Lucas Vazquez went from Real Madrid outcast to Zinedine Zidane's most trusted player

When Lucas Vazquez stepped up to net the first spot kick for Real Madrid in their 5-3 penalty win over Atletico Madrid, it completed a remarkable career turnaround for the 24-year-old Spaniard. The Real Madrid youth player had never made a first-team appearance a year ago. Now, under the legendary Zinedine Zidane, Vazquez had become the first player off the bench behind the vaunted BBC trio of Bale, Benzema and Cristiano, and ahead of more recognized teammates James Rodriguez and Isco.

Vazquez joined the Real Madrid youth system when he was 16 and progressed through the ranks, but hit a wall just before the first team. He was never able to find the breakthrough that fellow academy products Jese Rodriguez and Alvaro Morata did, failing to make his first team debut with the full Real Madrid side. Seeking an opportunity for playing time, Vazquez left to join RCD Espanyol on a year-long loan deal in 2014.

In one year with Espanyol, Vazquez made 38 appearances, scored four goals and added four assists. Espanyol were impressed and signed him on a permanent deal on June 3rd, 2015, the day Real Madrid signed new manager Rafa Benitez. But just 27 days later, Madrid exercised their buyback clause on Vazquez, bringing him back to the capital club for the paltry sum of $1 million.

Vazquez featured sparingly during Rafa Benitez's tenure, and his future seemed in doubt when Zinedine Zidane took the reigns at the Bernabeu. However, Vazquez quickly won his new manager over. He seized his chance against Levante in February, with his work rate, trickery on the ball, and dependability wowing Zidane and in the three months since, Vazquez has shot ahead of both James and Isco in the rotation. As the season came to a close, Zidane often showed a preference for the miniscule winger over his more expensive and world-renowned counterparts.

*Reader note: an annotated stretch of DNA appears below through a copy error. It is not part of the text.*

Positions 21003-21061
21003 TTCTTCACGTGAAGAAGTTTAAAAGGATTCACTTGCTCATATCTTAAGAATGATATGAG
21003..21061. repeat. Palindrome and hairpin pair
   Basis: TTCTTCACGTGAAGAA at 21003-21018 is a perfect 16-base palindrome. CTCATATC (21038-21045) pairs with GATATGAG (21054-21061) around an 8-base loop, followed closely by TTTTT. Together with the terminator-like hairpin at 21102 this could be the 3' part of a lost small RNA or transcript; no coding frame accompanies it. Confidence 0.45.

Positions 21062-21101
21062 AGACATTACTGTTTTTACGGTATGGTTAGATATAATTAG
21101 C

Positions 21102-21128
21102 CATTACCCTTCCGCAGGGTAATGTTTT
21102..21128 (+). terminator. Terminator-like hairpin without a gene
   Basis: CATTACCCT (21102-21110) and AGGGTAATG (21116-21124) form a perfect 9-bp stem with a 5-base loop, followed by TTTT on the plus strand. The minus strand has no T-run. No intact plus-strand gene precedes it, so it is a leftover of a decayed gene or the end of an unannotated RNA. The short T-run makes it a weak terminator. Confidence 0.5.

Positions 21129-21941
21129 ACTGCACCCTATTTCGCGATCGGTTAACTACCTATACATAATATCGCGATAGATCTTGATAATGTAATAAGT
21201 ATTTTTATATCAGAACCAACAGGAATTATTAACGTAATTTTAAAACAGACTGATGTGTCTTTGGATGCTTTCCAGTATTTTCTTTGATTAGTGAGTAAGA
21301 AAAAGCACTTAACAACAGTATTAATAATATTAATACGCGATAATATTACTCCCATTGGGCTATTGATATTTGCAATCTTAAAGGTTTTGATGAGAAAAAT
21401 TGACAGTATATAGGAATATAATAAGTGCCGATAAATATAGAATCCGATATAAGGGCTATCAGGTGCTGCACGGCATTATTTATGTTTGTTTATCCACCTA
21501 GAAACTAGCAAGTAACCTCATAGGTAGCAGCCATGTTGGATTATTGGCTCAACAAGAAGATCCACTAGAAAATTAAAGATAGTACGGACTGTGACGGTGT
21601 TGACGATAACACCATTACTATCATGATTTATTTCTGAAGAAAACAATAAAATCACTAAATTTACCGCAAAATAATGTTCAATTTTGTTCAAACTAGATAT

Zidane has often seemed at odds with both James and Isco, two players not known for their work rate and dependability, but rather for their fantasy and invention. Operating as a winger, Vazquez averaged nearly two tackles and an interception a game, numbers better suited to a fullback than an attacking player, and dwarfing the defensive efforts of both James and Isco.

Vazquez represents a distinct departure in style from the two creative midfielders, and Zidane clearly prizes the little winger's engine and desire to work for his teammates. Time and time again, Zidane turned to Vazquez, trusting him not only as a bit-part player, but to step up in big matches. Far from just a defensive workhorse, Vazquez repaid Zidane with a number of important showings, including an assist against AS Roma in Champions League, an important goal against Villarreal, and the game-winning assist against Real Sociedad to keep them in the hunt for La Liga's trophy.

On Saturday, in the biggest managerial challenge of his life, Zinedine Zidane once again trusted Vazquez to do the job. Tiny, uncapped Vazquez, stepped on for French international Karim Benzema, scorer of 111 Real Madrid goals, with the goal to win the Champions League on line. Jese and James looked on as the little winger helped Madrid battle through regulation and into extra time, then step up to net the first penalty and send the Merengues to their record 11th Champions League title.

Vazquez may not have had the rosiest path to Real Madrid stardom, but his hard work, willingness to play both ways and dependability brought him back at just the right time to make all the difference.